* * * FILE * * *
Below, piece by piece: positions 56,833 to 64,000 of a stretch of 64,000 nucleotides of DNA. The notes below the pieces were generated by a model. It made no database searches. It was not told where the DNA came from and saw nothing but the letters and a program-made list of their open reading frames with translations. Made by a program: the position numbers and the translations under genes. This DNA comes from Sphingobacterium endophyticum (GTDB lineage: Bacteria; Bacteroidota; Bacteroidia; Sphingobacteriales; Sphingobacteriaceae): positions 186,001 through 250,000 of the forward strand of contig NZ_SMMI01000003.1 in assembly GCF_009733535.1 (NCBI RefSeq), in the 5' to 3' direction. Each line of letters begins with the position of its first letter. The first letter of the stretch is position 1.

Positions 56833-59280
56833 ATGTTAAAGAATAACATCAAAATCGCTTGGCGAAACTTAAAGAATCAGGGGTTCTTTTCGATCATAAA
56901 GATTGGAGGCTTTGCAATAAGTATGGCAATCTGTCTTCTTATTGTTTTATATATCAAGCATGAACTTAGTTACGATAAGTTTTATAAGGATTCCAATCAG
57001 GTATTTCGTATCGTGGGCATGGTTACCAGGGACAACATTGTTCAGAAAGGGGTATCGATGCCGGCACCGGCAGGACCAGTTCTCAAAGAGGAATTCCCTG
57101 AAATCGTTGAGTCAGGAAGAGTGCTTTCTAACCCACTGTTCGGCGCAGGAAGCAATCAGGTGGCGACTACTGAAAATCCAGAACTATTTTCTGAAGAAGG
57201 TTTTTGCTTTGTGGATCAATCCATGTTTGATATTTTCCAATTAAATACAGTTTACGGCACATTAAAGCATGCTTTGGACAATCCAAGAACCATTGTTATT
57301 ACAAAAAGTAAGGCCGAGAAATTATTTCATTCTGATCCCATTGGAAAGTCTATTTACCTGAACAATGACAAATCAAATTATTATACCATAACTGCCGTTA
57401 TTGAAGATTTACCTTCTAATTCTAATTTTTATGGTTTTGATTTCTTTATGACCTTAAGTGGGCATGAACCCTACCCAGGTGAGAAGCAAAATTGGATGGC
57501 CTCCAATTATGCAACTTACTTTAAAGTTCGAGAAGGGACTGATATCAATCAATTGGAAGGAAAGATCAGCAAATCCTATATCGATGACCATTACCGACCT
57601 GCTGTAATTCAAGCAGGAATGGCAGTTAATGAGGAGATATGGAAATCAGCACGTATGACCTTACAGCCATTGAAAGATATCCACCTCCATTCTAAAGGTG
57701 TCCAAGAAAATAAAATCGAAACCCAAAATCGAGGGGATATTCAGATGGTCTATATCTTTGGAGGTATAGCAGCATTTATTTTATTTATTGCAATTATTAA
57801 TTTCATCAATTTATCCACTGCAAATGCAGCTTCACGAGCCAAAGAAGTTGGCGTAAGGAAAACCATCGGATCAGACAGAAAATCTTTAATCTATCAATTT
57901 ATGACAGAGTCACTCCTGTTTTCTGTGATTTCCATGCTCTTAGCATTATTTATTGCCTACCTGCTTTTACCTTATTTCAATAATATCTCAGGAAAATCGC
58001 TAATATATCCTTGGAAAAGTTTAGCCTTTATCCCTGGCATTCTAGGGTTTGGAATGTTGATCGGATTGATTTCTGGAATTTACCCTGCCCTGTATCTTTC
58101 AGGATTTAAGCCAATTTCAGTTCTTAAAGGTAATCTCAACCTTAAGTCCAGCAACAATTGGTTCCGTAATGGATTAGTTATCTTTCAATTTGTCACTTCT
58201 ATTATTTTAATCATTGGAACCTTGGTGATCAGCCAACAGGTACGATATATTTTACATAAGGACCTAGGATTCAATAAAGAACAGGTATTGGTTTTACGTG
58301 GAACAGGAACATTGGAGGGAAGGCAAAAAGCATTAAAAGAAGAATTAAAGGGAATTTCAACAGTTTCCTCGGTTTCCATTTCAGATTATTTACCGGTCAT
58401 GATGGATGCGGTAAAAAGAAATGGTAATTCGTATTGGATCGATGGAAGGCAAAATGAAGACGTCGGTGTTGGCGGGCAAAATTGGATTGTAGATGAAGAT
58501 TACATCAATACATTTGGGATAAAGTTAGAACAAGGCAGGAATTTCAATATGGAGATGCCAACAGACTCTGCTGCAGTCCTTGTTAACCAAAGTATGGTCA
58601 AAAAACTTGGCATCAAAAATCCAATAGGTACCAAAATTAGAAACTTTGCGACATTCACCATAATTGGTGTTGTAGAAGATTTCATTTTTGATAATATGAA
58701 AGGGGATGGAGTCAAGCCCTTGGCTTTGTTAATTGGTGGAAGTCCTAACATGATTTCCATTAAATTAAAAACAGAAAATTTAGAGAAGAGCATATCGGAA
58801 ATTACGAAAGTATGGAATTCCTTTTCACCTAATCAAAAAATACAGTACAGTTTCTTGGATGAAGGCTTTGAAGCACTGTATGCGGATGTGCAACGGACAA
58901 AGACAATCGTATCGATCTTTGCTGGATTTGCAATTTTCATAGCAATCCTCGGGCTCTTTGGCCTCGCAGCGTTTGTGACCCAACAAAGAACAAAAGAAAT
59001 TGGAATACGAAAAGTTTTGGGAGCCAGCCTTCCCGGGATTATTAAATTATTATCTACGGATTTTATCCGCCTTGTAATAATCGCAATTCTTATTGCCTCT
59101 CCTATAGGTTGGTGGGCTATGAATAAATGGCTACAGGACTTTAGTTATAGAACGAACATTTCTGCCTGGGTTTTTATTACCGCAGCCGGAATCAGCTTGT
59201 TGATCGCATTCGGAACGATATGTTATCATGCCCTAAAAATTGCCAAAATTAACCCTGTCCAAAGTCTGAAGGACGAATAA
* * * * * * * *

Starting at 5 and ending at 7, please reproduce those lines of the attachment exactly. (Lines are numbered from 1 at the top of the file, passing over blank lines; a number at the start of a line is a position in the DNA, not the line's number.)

57001 GTATTTCGTATCGTGGGCATGGTTACCAGGGACAACATTGTTCAGAAAGGGGTATCGATGCCGGCACCGGCAGGACCAGTTCTCAAAGAGGAATTCCCTG
57101 AAATCGTTGAGTCAGGAAGAGTGCTTTCTAACCCACTGTTCGGCGCAGGAAGCAATCAGGTGGCGACTACTGAAAATCCAGAACTATTTTCTGAAGAAGG
57201 TTTTTGCTTTGTGGATCAATCCATGTTTGATATTTTCCAATTAAATACAGTTTACGGCACATTAAAGCATGCTTTGGACAATCCAAGAACCATTGTTATT